Basically, ma'aser is given on net income rather than gross income. My Rav has said that the basic concept is that one treats 'income' as the net after expenses. Taxes are considered as expenses in this view. As a result, when calculating ma'aser, taxes withheld are treated as expenses and tax refunds are treated as income.
The comment above by @bondonk mentioning the Igrot Moshe that tax money is 'never earned', would fit with this explanation. It is subtracted from the total amount used to calculate ma'aser (as an expense), not treated as a ma'aser payment.
Many people use the net pay after withholding for the calculation. The 401K is also not treated as income since it will be treated as income after retirement when the money is withdrawn from the account.
Maaser Kesafim and the Development of Tax Law
This article explores the development of the rules of Maaser Kesafim, the Jewish practice of non-agricultural tithing, and compares the income definition rules found in the halacha to those found in the Internal Revenue Code. The ancient rabbis and those who crafted the Federal tax rules stuggled with similar issues in deciding what should be included in income and what deductions should be allowed. Comparing the two regimes and how they address those issues reveals the extent to which culture and different enforcement mechanisms affect the development of the law.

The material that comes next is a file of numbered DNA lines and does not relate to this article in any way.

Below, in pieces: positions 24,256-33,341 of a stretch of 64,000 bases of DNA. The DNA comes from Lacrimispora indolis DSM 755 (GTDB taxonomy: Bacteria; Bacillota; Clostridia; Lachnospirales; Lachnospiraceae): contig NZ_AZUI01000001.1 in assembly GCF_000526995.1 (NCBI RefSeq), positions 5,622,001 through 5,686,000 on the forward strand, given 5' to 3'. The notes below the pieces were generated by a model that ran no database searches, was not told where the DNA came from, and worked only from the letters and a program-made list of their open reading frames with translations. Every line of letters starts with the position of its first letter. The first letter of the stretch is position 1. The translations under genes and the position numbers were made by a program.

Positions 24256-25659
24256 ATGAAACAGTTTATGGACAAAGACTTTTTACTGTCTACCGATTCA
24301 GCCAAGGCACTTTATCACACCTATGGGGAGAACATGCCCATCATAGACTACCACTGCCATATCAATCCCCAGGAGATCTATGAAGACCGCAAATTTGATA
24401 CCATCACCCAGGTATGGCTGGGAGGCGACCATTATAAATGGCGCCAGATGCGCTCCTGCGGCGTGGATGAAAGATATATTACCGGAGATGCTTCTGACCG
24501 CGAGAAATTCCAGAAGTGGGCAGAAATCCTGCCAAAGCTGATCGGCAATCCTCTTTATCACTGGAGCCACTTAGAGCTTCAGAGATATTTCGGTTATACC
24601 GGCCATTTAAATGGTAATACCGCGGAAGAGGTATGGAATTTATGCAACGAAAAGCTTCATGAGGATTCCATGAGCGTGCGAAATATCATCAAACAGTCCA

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Maaser Kesafim: Giving a Tenth to Charity Domb, Cyril (editor) Halacha Feldheim 1999
From times of old it has been an honored Jewish practice to give maaser, a tenth of our earnings to tzedaka, charity. Yet a great many questions arise when we proceed to fulfill the mitzva. For example: how is income defined? Are capital receipts subject to the obligation of maaser? If they are, how should indivisible assets be dealt with? Is there a specific "tax year"? What expenses are allowed? How is capital investment to be dealt with? How are charities defined, and is there an order of priorities in the matter? To find answers, a research team of the British Association of Orthodox Jewish Scientists made a careful study of the Shulchan Aruch and the responsa literature. Where no clear-cut answers could be found, the next step was to turn to the great Torah authorities of our day. This book is a record of the results of their investigations.